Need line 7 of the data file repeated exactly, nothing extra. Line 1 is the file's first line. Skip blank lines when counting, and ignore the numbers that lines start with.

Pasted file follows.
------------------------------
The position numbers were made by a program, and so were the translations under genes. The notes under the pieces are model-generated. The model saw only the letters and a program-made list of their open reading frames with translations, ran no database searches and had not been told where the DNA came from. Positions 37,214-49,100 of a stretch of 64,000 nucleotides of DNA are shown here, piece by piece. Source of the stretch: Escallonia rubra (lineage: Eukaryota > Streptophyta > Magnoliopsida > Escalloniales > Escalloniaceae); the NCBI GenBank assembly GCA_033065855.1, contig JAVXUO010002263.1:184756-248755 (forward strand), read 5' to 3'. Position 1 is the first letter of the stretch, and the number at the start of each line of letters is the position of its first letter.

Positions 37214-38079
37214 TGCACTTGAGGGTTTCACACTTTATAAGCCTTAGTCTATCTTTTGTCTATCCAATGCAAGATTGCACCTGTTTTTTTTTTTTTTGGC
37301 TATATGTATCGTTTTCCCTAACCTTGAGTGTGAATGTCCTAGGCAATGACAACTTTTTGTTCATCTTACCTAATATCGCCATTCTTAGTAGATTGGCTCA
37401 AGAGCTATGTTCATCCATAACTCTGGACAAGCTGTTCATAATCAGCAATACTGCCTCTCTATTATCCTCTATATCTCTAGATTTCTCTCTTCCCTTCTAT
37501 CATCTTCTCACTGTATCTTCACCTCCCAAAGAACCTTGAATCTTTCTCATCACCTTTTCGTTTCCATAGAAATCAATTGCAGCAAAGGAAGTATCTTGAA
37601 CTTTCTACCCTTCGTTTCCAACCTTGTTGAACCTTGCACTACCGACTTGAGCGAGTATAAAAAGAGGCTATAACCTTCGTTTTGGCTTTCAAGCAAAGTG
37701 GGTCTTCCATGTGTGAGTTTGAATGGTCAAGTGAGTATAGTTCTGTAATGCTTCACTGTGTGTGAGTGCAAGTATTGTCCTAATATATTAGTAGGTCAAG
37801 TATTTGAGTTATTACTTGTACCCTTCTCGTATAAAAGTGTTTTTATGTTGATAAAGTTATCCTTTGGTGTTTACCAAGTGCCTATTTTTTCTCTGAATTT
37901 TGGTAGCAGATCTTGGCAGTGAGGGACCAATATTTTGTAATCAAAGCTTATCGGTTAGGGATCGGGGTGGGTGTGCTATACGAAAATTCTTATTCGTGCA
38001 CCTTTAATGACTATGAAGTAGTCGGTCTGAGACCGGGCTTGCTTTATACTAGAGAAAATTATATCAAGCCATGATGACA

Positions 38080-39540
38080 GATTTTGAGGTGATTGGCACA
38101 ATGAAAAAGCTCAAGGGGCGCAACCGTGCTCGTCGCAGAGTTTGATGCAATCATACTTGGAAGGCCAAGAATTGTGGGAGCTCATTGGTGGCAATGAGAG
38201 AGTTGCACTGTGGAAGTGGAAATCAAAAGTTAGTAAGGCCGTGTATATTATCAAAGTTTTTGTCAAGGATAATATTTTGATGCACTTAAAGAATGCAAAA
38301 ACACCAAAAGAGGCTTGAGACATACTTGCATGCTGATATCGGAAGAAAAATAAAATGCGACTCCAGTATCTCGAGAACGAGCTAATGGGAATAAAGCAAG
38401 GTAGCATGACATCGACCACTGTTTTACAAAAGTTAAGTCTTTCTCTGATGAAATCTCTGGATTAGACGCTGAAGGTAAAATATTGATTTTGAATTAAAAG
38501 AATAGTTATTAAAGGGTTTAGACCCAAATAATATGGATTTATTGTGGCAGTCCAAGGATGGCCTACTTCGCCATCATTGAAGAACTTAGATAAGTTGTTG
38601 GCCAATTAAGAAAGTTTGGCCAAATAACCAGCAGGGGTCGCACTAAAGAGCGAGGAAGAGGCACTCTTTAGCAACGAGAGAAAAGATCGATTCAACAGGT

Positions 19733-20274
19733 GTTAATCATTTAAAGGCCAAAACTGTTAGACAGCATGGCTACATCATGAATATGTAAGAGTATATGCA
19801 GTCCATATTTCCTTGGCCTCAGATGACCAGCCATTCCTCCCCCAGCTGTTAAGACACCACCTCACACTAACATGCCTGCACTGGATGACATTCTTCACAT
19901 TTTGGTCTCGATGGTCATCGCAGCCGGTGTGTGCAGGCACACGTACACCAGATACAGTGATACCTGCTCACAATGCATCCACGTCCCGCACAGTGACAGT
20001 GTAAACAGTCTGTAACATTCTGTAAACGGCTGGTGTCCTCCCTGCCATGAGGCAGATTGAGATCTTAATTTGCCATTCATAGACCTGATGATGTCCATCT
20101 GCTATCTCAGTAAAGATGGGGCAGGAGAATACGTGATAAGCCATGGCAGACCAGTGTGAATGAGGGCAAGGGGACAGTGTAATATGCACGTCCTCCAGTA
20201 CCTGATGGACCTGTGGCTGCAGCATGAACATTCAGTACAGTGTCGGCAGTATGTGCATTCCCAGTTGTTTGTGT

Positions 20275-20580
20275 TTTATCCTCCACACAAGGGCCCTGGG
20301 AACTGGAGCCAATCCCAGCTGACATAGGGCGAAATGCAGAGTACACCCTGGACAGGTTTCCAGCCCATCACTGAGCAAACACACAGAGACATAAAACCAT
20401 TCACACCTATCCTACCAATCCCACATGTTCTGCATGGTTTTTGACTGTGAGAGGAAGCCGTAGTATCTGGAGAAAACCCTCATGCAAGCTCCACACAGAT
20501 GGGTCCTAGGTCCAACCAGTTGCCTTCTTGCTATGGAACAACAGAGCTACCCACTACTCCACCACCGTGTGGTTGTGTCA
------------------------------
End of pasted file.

37601 CTTTCTACCCTTCGTTTCCAACCTTGTTGAACCTTGCACTACCGACTTGAGCGAGTATAAAAAGAGGCTATAACCTTCGTTTTGGCTTTCAAGCAAAGTG